Belched out of school’s hot throat into Spring’s amber dome. Late afternoon. Levitating with tiredness. I haunt the high street awhile, looking for an answer, a line of force. Aimless, I follow the familiar tip of gravity to the river.
Standing under the sign of the mill: ‘1243’ – a dictat from history: no fishing. The river is a bedlam of froth and roil; the land yipping and yawing. I think to take a photo, without really knowing why.
‘It’s not the original sign, you know’.
I turn to take in the voice, accept the presence; the self lazily processing, redrawing the job body consciousness has already mastered. His eyes are the first thing I notice – watery, red-rimmed: the revealing of unexpected flesh.
‘You must be a visitor?’ he says, nodding at my phone.
I stumble an explanation about having been down here before, but for whatever reason had never thought to take a photo. He looks mischievous, like he might not believe me. I tell him I work at the school; tell him it might as well be an island for how often we row back to the mainland, connect ourselves to the community. The kids, ferried in great buses, come as one, and leave as one – they might as well come in balloons. He frowns and I take in his age. 70? His posture suggests less, but those eyes. They fill again.
‘Ah. The school! Are you walking into town?’
We shuffle and talk. He tells me about the town, the old myth of the alder, the fire, the eel house he helped renovate (‘a wreck – like it had been ransacked by the land’), his cottage. He says the school remains something of a mystery – oddly out of bounds, an occulted presence in the edgelands, swelling with bodies and noise seven hours a day and then emptying again: an absence, conspicuous by its silence.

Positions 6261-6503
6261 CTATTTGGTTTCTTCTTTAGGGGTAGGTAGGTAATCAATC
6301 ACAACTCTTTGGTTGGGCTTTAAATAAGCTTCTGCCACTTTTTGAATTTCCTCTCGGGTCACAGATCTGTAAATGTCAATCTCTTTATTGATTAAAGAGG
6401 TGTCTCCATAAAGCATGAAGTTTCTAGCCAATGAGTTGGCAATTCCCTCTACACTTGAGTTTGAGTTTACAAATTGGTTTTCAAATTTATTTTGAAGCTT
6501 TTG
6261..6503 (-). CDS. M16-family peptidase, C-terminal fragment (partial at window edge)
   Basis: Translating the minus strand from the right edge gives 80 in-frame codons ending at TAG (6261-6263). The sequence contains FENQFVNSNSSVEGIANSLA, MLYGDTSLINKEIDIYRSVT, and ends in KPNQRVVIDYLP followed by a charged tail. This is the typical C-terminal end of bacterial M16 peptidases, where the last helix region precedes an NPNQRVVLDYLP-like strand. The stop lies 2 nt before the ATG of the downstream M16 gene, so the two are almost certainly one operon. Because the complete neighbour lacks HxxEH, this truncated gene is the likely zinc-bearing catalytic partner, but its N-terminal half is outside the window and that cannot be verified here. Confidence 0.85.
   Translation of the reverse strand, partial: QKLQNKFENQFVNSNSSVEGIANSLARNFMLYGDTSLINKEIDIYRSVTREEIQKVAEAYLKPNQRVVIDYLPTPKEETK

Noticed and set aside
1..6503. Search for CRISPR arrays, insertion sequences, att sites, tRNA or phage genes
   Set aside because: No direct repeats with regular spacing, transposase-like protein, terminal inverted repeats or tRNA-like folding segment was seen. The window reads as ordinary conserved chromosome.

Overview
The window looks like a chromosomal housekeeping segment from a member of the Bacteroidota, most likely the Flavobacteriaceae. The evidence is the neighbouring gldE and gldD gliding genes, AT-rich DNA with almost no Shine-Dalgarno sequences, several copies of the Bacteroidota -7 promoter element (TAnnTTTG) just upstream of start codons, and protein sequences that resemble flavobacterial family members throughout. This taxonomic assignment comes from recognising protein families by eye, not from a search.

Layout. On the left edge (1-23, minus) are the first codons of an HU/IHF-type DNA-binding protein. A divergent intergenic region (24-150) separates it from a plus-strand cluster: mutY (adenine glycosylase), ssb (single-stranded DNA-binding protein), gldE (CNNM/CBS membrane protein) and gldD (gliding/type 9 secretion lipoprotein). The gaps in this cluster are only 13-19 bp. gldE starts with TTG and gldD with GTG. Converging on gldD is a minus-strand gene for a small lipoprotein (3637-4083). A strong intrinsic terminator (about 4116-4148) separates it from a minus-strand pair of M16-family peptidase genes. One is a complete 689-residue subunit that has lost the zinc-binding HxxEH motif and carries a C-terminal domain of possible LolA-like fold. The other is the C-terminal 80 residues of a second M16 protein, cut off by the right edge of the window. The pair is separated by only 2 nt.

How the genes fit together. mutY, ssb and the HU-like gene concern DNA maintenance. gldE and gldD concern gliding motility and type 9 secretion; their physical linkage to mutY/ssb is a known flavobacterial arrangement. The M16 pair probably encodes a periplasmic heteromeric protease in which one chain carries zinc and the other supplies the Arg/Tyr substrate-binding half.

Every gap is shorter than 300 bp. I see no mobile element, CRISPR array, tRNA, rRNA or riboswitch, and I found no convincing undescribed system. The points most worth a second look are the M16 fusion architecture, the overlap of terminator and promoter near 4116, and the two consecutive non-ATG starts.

‘That’s pretty much exactly how I feel’. I tell him I’m still learning the process of disgorging it all at the end of the day – mastering that task of emptying myself enough so I don’t rage and boil at night.
‘It’s no way to dream.’
The river is brick-banked where it meets the uncertain reaches of the town. Toddlers shriek at ducks, throw entire slices of bread; brooms of wisteria hover above the doors of homes and small businesses: saddleries, a brewery, a solicitors. We join the pavement and I hear a squeezed history: school in Surrey; Cambridge, with Dudley Moore up the hall (‘his room was never, ah, empty shall we say? He liked a party.’); training as a fighter pilot, cut short by asthma and glaucoma; IBM, selling computers (‘computers the size of that house there, for simple calculations’). He tells me he was at Cambridge in the early 50s; he’s 82. The shock of age.
‘I’m on my own now, but that’s OK. 8 years.’
I find myself asking, before I can check myself, ‘is it – OK, I mean?’
‘Well, not really. It’s too quiet.’ He stops and sighs.
‘I don’t have any complaints. But, you know.’
It’s not regret exactly, it’s something larger. The enormous inexpressibility of a life lived and no longer shared. He looks along the wide high street and I steal another look at his eyes. Language may fail us when we need it most, but, like it or not, we have our mute vessels, these expressive bodies with their lustres of freighted silence. He huffs back who knows what, and he tells me about his cottage again. Tells me the door is always open.
‘Give me a knock. I’ll show you the town.’
I can’t gather my intentions, can’t press the words into the right shapes. I want to take a knot of respectful silence and pass that over – an amulet, a talisman. We settle for something simple and shake hands.
‘Mike’, he says.
The sun has fallen beneath the roofline and the shadows are cold. As I walk back into the memory heat of the school grounds I notice the towering oaks, raw against the paling day. The rooks are nesting high this year, the rooks are nesting high.